In Refs. [39–43], there is a parametrization of tetrads, cotetrads and 4‐metric in the framework of the 3+1 splitting of space‐time. The basic configuration variables, that is, the cotetrads, are connected to cotetrads adapted to the 3+1 splitting of space‐time (so that the adapted time‐like tetrad is the unit normal to the 3‐space ) by standard Wigner boosts for time‐like vectors depending upon boost parameters : . The adapted tetrads and cotetrads have the expression11,12
From Eq. (5.5) of the third paper in Ref. , we assume the following (direction‐independent, so to kill super‐translations) boundary conditions at spatial infinity (; ; ): , , , , , , , .
As shown in Refs. [[39–43], due to the existence of the asymptotic ADM Poincare’ group, the isolated system gravitational field plus matter, namely the 3‐universe, has the mass given by the ADM weak energy and the spin by the ADM angular momentum. Therefore, at each time, the 3‐universe can be described as a decoupled non‐covariant non‐observable external pseudo‐particle (the center of mass of the 3‐universe) carrying a pole (the mass)‐dipole (the spin) structure. Since the ADM 3‐momentum vanishes due to the rest‐frame condition, the conjugate non‐observable internal center of mass of the 3‐universe may be eliminated from the observable variables by imposing the vanishing of the ADM Lorentz boosts.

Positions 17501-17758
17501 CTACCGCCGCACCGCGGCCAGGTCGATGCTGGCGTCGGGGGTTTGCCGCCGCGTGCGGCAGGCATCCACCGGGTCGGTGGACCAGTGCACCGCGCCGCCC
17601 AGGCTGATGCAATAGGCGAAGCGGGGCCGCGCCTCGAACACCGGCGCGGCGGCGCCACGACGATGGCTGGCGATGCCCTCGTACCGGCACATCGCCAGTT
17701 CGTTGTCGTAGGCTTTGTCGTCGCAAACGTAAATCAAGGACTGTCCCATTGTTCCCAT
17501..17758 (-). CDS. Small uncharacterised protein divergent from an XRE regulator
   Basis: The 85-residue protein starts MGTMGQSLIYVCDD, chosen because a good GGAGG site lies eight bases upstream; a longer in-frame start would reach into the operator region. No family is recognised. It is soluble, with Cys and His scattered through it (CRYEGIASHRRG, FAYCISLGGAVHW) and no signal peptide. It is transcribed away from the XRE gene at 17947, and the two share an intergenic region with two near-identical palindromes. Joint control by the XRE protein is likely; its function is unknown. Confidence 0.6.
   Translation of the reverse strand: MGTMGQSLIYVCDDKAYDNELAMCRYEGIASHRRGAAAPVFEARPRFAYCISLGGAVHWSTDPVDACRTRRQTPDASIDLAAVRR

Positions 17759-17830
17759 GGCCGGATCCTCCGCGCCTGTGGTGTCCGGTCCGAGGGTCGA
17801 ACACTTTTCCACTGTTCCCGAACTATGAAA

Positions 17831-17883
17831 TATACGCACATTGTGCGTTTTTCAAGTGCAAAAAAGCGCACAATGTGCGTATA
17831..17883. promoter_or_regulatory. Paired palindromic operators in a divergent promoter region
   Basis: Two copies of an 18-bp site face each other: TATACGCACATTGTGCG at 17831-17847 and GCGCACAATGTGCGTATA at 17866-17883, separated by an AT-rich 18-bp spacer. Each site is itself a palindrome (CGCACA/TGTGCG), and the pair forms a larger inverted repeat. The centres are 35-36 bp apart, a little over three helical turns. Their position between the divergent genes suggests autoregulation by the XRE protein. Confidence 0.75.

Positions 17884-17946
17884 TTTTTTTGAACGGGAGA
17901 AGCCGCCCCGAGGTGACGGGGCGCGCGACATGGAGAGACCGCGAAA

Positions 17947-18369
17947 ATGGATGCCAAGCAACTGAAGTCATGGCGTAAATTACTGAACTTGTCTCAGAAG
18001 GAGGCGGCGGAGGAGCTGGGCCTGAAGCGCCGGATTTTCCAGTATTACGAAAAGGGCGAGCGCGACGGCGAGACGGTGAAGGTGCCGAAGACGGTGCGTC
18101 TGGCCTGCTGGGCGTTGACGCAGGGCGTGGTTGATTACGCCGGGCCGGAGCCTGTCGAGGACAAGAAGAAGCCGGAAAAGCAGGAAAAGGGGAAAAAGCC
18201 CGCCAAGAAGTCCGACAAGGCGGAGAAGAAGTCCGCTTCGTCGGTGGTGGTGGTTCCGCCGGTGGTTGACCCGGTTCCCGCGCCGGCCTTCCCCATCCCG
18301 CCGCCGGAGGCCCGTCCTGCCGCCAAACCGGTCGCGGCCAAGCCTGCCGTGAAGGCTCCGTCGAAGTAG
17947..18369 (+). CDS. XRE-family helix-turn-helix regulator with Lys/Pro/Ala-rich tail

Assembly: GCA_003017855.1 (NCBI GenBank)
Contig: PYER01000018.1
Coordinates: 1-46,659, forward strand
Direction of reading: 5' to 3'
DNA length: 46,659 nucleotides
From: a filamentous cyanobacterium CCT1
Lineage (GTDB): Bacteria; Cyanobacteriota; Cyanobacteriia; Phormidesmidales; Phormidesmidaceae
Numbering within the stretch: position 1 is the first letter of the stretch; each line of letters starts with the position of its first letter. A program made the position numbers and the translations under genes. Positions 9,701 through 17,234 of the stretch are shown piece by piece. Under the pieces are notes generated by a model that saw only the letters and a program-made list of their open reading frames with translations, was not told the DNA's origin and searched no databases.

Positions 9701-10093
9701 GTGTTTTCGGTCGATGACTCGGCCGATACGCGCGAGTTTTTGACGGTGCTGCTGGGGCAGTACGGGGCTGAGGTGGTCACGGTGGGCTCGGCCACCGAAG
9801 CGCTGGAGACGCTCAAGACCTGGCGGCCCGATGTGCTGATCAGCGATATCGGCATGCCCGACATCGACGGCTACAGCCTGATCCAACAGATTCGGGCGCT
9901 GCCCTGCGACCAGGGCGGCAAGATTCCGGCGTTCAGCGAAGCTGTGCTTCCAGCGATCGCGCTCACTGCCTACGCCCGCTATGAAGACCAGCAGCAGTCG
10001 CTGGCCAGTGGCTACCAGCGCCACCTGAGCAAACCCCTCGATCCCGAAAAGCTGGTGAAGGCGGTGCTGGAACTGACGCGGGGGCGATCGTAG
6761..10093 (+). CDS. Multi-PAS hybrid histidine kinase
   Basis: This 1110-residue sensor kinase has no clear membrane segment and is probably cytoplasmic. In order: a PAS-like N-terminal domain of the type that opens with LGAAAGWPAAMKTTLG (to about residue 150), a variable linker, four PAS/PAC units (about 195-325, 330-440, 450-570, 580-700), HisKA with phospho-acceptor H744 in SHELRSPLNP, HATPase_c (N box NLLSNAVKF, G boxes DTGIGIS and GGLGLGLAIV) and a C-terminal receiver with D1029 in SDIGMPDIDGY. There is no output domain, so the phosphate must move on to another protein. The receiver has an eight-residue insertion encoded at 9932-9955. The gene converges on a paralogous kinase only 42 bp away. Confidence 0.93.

As a conclusion to fix the gauge in GR with a metrology convention, so to visualize the associated gauge‐dependent inertial effects, we need to separate the gauge variables from the dynamical ones, the so‐called Dirac observables (DO), and only the Hamiltonian formalism has the tools to face this problem. The usual criticism that this can be done only in a non‐covariant coordinate‐dependent way is avoided due to the use of the radar coordinates implying the existence of 4‐scalar tensors.
B. Canonical ADM Tetrad Gravity and Its Gauge Variables